The Bewick wren team has built a new nest on Bill’s workbench–and I’m moving my website to Wordpress!
With their spikes of distinctive, freckle-throated bells, foxgloves are a cottage garden favorite, providing a graceful, stately accent in a garden of part-sun and shade. They are at home in the woodland or native garden, in rock gardens and in formal borders.
The fern is certainly a delightful addition to our gardens, filling those shady spots, both dry and wet, where nothing else will grow. But ferns have other important uses, as well. There’s plenty to be learned about their secret lives!
Even music can hold a intriguing mystery. But is Ruby hearing the real song, or something else altogether? And why is Ethan Connors so interested in her psychic gift? Find out, in the second book of this suspenseful trilogy.
If you’ve been stung by a nettle Urtica dioica, you probably haven’t forgotten the experience, and you may have avoided this notorious weed ever since. But over the centuries, the nettles has been a valuable wild herb. Next time you see a nettle, say “thank you.”
Investigative reporter Jessica Nelson brings Ruby a mystery only she can solve, a serial killer whose identity is hidden in an ancient image on the card he leaves at the scene of his crimes. A stunning conclusion to the Crystal Cave trilogy.
China Bayles and Pecan Springs police chief Sheila Dawson team up to solve a vanilla-flavored murder.
If you’re a woman who writes or a woman who would like to write, if you’ve ever journalled just for yourself or written family history for your descendants, if you long to tell your own story to your family and friends or to the world, this book will help you get started and keep writing each and every week for a whole year.
When former fashion model Kay Summersby is assigned to drive General Eisenhower in war-time London, they quickly become involved—in spite of Ike’s marriage to Mamie and Kay’s engagement to an American colonel. Kay and Ike struggle to keep their commitments but are increasingly drawn together. Mamie is battling jealousy, fragile health, and gossip. An engrossing and deeply sympathetic novel, based on Kay’s memoirs, Ike’s letters, wartime diaries, and extensive research in three decades of newspaper archives.
Here at Meadow Knoll, these baby girls are enjoying their first afternoon outdoors in the chicken pen.
The antique rose on the trellis beside the deck is having a stellar spring.
It’s Christmas, 1934, and Darling, Alabama, is unwrapping a package of Christmas puzzles. Will the new bakery survive? Will Charlie Dickens learn his wife’s secret? Will the sheriff find out what’s brewing at the prison farm? But Darling folk have courage, respect for their neighbors, and dream of doing their best. There’s nothing puzzling about that!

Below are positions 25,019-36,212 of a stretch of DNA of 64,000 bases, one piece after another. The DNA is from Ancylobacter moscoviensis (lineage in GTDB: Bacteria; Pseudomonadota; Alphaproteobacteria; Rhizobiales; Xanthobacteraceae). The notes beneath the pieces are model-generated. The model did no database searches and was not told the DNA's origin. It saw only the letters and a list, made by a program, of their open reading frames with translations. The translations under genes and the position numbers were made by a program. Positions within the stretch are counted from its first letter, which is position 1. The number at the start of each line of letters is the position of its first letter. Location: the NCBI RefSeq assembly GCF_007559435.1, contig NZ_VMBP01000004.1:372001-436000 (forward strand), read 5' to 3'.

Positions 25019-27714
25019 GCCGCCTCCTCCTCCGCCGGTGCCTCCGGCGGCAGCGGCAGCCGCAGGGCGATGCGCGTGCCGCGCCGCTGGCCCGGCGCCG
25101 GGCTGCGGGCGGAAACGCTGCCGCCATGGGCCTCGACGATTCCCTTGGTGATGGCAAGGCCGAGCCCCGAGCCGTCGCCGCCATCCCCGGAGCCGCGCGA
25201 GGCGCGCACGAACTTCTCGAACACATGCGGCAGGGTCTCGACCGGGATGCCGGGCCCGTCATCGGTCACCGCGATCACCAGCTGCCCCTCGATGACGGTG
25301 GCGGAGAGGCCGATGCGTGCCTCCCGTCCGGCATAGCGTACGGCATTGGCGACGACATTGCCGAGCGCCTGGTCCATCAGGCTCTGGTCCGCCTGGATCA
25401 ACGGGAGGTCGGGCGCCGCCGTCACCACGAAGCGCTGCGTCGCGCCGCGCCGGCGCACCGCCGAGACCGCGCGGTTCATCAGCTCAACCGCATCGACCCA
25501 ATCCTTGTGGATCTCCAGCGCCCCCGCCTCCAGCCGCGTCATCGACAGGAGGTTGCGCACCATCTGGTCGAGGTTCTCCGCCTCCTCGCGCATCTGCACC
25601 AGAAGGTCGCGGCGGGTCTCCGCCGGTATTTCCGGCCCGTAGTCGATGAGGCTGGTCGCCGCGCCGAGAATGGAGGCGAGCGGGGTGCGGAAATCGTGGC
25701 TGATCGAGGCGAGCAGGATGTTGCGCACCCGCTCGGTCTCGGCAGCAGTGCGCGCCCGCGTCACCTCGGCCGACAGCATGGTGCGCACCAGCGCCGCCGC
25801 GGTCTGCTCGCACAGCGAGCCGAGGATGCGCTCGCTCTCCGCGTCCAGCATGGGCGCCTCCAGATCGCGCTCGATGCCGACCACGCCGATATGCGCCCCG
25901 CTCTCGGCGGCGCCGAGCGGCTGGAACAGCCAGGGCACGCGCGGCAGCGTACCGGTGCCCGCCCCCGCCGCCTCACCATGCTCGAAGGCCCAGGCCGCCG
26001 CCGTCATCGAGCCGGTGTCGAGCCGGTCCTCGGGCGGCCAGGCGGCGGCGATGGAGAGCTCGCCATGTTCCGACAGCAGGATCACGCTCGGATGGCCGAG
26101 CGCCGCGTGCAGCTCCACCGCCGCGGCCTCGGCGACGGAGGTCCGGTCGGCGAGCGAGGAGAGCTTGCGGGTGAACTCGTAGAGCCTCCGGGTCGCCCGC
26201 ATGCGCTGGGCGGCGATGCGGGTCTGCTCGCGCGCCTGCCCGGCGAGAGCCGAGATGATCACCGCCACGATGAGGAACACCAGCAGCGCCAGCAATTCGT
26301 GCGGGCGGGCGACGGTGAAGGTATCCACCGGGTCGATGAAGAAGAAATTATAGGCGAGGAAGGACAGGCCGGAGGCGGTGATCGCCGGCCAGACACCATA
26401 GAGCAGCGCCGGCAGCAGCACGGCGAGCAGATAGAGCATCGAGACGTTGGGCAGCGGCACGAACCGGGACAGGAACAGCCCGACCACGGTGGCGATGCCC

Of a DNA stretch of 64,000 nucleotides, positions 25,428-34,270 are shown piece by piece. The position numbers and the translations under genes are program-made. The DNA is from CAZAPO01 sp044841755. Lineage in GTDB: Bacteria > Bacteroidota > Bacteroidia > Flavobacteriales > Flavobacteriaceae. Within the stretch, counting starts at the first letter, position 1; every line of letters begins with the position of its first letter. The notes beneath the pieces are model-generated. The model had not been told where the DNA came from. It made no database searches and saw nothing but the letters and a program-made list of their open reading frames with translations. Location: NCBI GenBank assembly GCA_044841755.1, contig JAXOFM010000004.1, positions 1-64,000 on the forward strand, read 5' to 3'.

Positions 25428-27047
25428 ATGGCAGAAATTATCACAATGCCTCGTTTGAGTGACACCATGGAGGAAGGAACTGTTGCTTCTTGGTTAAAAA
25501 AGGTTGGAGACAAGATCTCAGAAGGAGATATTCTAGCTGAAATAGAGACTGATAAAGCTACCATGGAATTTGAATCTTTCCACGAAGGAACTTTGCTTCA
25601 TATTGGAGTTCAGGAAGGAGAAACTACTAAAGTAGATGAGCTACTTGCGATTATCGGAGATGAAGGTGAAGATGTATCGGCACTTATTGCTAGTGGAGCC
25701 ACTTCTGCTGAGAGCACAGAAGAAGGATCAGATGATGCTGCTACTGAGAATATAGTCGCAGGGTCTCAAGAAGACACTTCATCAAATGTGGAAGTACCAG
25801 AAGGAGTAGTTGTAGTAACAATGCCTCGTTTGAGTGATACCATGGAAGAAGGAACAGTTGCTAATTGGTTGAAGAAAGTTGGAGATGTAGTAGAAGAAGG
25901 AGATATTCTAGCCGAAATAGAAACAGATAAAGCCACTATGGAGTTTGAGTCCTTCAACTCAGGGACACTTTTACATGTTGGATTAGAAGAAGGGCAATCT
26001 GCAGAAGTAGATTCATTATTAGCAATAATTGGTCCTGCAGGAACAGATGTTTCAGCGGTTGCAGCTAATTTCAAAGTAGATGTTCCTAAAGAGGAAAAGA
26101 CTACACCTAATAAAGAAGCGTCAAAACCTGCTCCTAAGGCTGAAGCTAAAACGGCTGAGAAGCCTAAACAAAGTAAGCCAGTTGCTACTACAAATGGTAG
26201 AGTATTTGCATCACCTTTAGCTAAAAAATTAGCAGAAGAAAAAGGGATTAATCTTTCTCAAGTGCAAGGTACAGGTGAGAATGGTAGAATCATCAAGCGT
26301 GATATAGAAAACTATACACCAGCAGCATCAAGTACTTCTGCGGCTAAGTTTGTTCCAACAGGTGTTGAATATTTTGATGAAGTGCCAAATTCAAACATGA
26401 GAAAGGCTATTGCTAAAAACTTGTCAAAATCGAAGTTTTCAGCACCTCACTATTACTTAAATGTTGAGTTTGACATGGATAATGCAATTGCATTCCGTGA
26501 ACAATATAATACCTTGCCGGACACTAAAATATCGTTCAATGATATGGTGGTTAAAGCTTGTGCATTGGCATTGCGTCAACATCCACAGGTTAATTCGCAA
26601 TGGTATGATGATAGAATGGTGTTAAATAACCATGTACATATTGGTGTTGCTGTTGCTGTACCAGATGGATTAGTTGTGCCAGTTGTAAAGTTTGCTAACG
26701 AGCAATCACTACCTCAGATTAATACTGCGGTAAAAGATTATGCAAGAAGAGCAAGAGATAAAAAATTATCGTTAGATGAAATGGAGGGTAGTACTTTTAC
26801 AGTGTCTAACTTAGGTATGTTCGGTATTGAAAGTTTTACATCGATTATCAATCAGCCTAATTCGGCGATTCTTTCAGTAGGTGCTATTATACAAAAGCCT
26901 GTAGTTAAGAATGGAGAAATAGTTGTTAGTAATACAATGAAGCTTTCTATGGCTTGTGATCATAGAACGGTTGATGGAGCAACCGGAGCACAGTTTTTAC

China and Ruby meet a former resident of Pecan Springs and delve into an intriguing mystery from the long-ago past.
When the Lucky Four Clovers run into a string of bad luck, it looks like the music may have ended for Darling’s favorite barbershop quartet. And while liquor is legal again, moonshine isn’t, And as Sheriff Buddy Norris discovers when he confront Cypress County’s most notorious bootlegger, it helps to have a little luck in your pocket.
China Bayles and Mike McQuaid spend an unsettling weekend settling a few old scores.
When AP political reporter Lorena Hickok–Hick–is assigned to cover Mrs. Franklin D. Roosevelt, the wife of the 1932 Democratic presidential candidate, the two women become deeply, intimately involved. Their relationship begins with mutual romantic passion, matures through stormy periods of enforced separation and competing interests, and warms into an enduring, encompassing friendship that ends only with both women’s deaths in the 1960s–all of it documented by 3300 letters exchanged over thirty years.
This Thanksgiving, be grateful for China Bayles—who teams up with a game warden friend to solve a complex case of theft and murder.
The Eleven O’Clock Lady ain’t no lady—at least, that’s what Sheriff Buddy Norris and the Darling Dahlias suspect. When she’s found strangled with her own silk stocking, the roots of the murder seem to twist around everything else in Darling, threatening the uneasy relationship between the town and the new CCC camp.
Moonshine and money. Two big problems are vexing Darling, Alabama, while troubles of the heart plague Verna Tidwell and Liz Lacy. Seems like other troubles don’t just go away when there’s a crisis. There’ll be no pennies from heaven, but if anyone can balance things out, folks can bank on the Darling Dahlias.
The Storm of the Century helps Ruby find the key to the very special gift she inherited from her grandmother.